“I thought we were a polished pop band, but I guess we weren’t,” she continues. “Now people talk about how ‘ourselves’ we were, which I guess we just couldn’t not be – I was trying really hard not to be!”

With ARIA awards in the bag, Ordinary Angels still charting, Accidently Kelly Street riding high and Marvin The Album on its way to selling over 1.2 million copies worldwide, Frente were riding high. When ABC’s The Late Show joined in the fun with the bullseye pisstake Accidentally Was Released, their local reputation never fully recovered. “I had a real moment of feeling…stabbed,” says Austin. “Then I thought, you know what? It’s an Australian thing. I know all those guys and they mean it lovingly - they’d never say it, but they mean it out of love. Once you get that it’s OK. To a certain extent, as an Australian, you just have to suck it up. And it’s good. People don’t allow you to get too full of yourself, or full of yourself at all, or even half full of yourself,” he says laughing.
Several months after the success of Accidently Kelly Street, Hart posed naked (but for some carefully arranged necklaces) on the cover of now-defunct music magazine Juice, an image burned into the minds of many teenagers. While the cover doesn’t bother her, the accompanying interview is “a massive cringe”.

“I spent a lot of my time justifying it and saying it was great, but I look back on it now and I didn’t really understand what that meant. I wasn’t a particularly modest person so it wasn’t a big deal to get my kit off. But I look back now and think ‘oh yeah, I was a 21 year-old female artist who was fed up and looking for a ‘fuck you’ - it was a great opportunity to talk about what’s going on in MY life!’” she laughs derisively.
Is it something she’d do again? “I doubt I’d be asked!” she laughs. “Probably not in that context. At this point in my career, I’d like to do anything that furthers people’s awareness of themselves and makes them feel something about who they were. If I have any foibles I could put forth and have people identify with, I’d be more happy with that.”

Temporarily relocating to London at the behest of their label, British audiences turned out in their thousands as promotional difficulties scuppered their chances of a big breakthrough. In the US the band’s pithy take on New Order’s Bizarre Love Triangle cracked the Top 50 and an opening slot for Alanis Morrissette’s first major North American tour brought a whole new audience.

“At a certain point those tours get very, very surreal,” says Austin with a sense of awe. “That Alanis tour…there were some very strange science fiction moments of people walking her on stage, it was all very religious. You’d look out into an audience of 30 000 people and there’s 29 900 girls with straight hair and 100 boyfriends standing there like this [impersonates bored tough guy]. It was bizarre. We’d do these huge outdoor shows, and you might as well put the music on the PA and go home because there’s 60 000 people and, it’s great fun, but it’s not even terrifying. It should be, but it isn’t because you have such a disconnection.”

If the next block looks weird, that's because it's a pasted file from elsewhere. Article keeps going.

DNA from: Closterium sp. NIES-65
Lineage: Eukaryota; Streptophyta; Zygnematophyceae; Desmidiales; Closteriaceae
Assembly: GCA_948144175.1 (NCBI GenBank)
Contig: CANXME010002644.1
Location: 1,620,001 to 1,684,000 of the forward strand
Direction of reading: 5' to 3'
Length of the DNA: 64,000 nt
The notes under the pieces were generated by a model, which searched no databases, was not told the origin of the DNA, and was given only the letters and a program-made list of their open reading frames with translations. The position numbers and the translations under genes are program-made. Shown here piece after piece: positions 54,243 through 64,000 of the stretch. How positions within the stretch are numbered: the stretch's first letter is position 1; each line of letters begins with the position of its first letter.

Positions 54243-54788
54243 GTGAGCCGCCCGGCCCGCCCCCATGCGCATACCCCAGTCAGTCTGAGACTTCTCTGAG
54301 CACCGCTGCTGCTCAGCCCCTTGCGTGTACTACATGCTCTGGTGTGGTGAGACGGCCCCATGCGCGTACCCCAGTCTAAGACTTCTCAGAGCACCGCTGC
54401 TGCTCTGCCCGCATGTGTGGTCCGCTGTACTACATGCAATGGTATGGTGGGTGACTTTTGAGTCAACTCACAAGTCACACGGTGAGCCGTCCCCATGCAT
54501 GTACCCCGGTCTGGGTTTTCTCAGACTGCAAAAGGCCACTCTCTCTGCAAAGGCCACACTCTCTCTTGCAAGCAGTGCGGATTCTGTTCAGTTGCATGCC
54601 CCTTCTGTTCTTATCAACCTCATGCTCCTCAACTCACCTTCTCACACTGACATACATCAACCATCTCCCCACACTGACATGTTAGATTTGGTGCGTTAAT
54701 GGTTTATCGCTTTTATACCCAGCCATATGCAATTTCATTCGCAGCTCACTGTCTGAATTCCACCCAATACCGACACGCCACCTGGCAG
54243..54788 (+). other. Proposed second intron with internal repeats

Conversely, the opportunity to connect with their audience was behind the reunion. “We all got on the phone to each other around the same time and it was just…now. It’s time,” says Austin. “We’re making it as polished as it can be, but mistakes are going to occur. It’s going to be great, we’re going to trip over each other, but that’s Frente.”

Tuesday, May 20, 2014


The Corner, 10 May

Challenging the excavation works outside the Corner for loud, earth shattering impact, Temples have captured the hearts and memories of a broad age-range of tousle-haired rock fans, most of who respond warmly to the authentic garage rock of The Frowning Clouds. This weeks’ featured band on Spicks and Specks are no mere mimics, the triple guitar drives short sharp blasts of addictive rock. The time-proven sound renders the songs almost interchangeable, but you can imagine the band playing with identical energy in 30 years and stilling winning new fans.

Like or loathe Deep Sea Arcade the energy exuded by lead singer Nic McKenzie is a welcome change from the typically instrument-bound vocalist of most rock bands. While his pitch wanders as much as his feet, the songs are tight bursts of Anglo rock that benefit hugely from McKenzie's strutting, mic twirling and swagger, performing like he's trying to impress an army of NME readers. While it's not everyone's bag, confidence goes a long way. Steam and the closer Girls are stand outs from a set that raises the bar for our international guests.

Packed behind the photographer-lined barrier, the crowd greets the parting curtains with a chorus of shrill calls. “Hey, how's it going?” mumbles Temples’ big-haired singer and sparkly guitar slinger James Edward Bagshaw. Wearing a similarly sparkly top and skinny jeans, Basgshaw eases into the microphone, bending his knee and raising his heels to softly sing in a voice drenched in reverb. The quartet’s loud - but never angry - opiate rock is essentially glam excised of sex and charisma.